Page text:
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Engaging DC Students in the Age of Online Learning

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DC Read poster

When DC public schools shut down due to COVID-19 this spring and sent students home, AU students who tutored them knew they needed to keep going. And summer didn’t bring an end to the students’ need to learn — or the tutors commitment to teaching.

Aileen Pradhan (SPA ‘23) and Ricardo Vergel Negron (SIS '22) were two of the 20 summer volunteer and Federal Work Study (FWS) students who tutored students from the DC community over the summer — the largest summer group to date since its implementation at AU in 1997, despite the challenges of moving entirely to remote tutoring.

AU students Ricardo Vergel Negron (SIS '22) and Aileen Pradhan (SPA '23)

Ricardo Vergel Negron (SIS '22) and Aileen Pradhan (SPA '23)

"They stepped up and responded when students needed it the most," says Jacob Ortiz, Associate Director for Education and Equity at the Center for Community Engagement and Service (CCES.)

Both students are part of DC Reads, a DC-wide collaborative tutoring program that brings together universities, their students, DCPS and community-based organizations to provide tutoring for students in need. For over 20 years, AU students have been deeply engaged with DC Reads through CCES, with over 3,300 students deployed as tutors.

Pradhan began working with DC Reads in Fall 2019, working with 4-5 middle schoolers at a time on subjects such as math and English. As the abrupt online transition happened in the middle of spring semester, she kept tutoring virtually for those who could join. 

Back in New Jersey, she knew she wanted to continue. Meanwhile, Vergel Negron had gone home to Puerto Rico, and was interested in joining DC Reads as a summer position. They decided to join forces.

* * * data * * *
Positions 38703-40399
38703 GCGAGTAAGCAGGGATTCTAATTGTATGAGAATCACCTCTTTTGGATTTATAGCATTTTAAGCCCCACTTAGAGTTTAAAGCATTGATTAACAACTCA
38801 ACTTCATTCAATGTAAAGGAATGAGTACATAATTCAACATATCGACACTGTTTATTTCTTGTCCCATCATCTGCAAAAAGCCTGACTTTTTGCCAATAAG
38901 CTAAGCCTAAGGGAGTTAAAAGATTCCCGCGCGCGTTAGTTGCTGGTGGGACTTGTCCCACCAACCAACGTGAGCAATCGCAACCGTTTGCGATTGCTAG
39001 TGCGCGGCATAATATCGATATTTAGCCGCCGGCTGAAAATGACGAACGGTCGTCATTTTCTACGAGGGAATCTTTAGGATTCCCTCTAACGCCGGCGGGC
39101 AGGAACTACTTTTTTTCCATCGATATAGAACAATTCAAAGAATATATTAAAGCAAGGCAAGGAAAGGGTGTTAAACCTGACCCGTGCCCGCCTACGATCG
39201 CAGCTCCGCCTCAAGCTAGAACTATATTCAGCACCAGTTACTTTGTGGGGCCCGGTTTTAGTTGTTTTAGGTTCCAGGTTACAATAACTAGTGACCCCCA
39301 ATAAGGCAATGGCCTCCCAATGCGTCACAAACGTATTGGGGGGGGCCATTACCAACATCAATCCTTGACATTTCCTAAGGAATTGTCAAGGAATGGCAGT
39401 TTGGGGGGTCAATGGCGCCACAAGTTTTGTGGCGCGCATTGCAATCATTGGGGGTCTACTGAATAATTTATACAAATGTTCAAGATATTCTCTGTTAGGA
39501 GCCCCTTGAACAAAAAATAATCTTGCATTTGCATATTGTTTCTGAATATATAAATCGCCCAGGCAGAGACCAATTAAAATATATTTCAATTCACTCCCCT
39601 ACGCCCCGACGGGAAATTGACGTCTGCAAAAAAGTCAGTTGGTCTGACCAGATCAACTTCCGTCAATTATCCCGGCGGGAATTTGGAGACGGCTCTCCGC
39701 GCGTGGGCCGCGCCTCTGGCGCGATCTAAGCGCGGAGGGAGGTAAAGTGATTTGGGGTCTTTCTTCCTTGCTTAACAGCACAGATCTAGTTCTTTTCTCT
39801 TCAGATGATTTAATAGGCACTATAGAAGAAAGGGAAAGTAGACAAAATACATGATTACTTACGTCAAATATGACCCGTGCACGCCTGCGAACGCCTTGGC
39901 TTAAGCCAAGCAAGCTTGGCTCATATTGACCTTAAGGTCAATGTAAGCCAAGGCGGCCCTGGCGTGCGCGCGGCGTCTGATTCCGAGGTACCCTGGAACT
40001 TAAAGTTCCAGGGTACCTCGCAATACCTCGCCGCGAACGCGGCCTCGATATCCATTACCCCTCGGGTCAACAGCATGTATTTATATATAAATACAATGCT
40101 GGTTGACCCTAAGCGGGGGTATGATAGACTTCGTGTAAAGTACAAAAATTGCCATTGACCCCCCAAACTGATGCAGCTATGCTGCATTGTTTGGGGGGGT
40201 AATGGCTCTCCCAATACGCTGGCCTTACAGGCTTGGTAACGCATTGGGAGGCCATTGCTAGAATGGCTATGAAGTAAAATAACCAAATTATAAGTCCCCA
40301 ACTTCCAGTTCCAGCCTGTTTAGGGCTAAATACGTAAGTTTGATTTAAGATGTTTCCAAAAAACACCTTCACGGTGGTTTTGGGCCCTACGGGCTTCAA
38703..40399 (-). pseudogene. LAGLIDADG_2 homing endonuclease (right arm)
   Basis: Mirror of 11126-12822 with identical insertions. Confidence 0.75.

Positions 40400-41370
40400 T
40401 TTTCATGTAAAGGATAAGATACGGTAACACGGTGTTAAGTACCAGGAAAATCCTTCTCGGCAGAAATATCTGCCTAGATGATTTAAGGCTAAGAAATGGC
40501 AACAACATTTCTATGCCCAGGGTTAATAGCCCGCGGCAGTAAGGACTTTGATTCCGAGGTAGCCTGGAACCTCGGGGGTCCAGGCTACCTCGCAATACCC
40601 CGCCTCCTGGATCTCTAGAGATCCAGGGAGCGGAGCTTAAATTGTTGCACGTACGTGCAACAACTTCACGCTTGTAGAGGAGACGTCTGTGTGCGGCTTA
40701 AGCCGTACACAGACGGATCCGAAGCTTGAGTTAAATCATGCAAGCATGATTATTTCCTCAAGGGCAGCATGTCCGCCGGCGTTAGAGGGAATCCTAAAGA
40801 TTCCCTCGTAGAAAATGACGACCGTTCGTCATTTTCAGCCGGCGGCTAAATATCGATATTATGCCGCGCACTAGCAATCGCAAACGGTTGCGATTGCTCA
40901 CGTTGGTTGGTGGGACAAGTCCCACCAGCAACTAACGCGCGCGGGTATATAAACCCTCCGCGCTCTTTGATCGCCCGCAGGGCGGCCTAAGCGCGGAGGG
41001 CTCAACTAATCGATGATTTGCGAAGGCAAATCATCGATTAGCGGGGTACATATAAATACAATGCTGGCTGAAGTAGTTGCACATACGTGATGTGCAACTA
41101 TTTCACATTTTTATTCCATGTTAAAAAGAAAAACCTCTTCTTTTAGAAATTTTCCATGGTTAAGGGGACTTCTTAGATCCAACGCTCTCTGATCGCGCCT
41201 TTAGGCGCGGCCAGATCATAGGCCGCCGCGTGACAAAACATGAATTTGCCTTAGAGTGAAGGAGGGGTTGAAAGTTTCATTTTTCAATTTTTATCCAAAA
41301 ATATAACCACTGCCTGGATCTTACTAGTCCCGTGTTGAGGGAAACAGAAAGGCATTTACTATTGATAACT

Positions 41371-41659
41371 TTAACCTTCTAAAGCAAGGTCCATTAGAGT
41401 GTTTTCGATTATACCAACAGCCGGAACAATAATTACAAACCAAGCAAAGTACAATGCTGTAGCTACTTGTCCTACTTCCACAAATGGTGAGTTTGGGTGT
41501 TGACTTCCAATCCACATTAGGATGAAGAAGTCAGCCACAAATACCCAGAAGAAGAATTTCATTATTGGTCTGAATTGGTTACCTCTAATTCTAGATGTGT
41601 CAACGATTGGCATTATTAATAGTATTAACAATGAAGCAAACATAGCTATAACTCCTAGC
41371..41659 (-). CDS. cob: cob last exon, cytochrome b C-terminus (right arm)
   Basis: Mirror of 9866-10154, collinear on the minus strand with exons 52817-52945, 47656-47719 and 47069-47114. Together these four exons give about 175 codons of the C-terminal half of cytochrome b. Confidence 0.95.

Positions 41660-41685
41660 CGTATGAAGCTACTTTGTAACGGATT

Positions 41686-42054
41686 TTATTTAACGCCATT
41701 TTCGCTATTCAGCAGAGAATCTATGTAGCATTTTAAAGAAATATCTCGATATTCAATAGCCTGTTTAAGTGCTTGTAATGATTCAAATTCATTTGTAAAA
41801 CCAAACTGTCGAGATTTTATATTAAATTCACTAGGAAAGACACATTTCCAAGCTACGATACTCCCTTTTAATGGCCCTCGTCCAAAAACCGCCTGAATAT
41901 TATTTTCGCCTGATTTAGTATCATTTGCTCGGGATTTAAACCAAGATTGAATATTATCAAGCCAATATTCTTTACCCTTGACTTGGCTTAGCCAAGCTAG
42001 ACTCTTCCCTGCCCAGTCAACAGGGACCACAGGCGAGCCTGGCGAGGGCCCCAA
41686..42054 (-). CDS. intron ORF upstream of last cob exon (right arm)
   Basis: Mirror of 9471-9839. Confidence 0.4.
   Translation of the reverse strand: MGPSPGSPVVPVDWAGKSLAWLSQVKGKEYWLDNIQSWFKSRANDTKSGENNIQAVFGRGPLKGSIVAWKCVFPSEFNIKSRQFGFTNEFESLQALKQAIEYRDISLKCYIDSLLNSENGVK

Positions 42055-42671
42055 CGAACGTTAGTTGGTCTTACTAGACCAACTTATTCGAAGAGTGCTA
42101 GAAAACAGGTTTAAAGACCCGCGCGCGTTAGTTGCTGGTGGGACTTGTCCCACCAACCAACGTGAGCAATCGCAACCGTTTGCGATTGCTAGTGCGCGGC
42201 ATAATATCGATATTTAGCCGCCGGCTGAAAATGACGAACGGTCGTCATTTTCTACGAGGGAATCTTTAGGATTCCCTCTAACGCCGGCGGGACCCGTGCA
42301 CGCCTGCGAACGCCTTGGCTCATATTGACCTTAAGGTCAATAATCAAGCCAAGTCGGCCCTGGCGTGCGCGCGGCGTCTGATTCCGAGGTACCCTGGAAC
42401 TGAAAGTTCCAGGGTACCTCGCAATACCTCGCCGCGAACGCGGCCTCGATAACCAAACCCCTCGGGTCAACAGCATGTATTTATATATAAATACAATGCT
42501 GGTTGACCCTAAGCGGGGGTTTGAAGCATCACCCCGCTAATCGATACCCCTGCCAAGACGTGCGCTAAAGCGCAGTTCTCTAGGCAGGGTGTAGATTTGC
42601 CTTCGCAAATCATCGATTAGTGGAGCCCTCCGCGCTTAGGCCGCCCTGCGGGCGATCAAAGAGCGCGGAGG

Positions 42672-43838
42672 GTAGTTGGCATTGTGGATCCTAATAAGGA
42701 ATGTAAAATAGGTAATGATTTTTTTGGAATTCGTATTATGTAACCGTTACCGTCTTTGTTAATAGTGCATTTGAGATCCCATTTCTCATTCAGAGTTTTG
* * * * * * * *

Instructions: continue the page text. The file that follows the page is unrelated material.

The result: a one-of-a-kind experience for students being tutored over the summer. The duo created and led a virtual "College Day" on July 27 with the DC-based nonprofit Latin American Youth Center, presenting on a day in the life of an AU college student, complete with career guidance. The middle schoolers were asked what jobs they wanted when they grew up. Movie director? Take classes at the School of Communication. A business owner? Check out the Kogod School of Business. By explaining how to prepare for college, campus activities, career paths and more, they helped students visualize a future as a college student and beyond.

A team of engaged students

When Pradhan and Sofia Dean (SPA, CAS ‘23), another AU student involved in DC Reads, joined AU last year, they knew they wanted to do community service in their new DC home. Growing up in Baltimore and involved in activism, Dean understood that similar inequalities existed in DC and had grown passionate about closing the education gap.

AU student Sofia Dean

Sofia Dean (SPA, CAS '23)

"If I can be a small part in changing that and having students to have someone to look up to, I want to be there," she explains. While writing for the Blackprint and AmLit and serving on the e-board of Black Girls Vote at AU, Dean chose a public service FWS position at Raising a Village Foundation through DC Reads, tutoring at HD Woodson High School.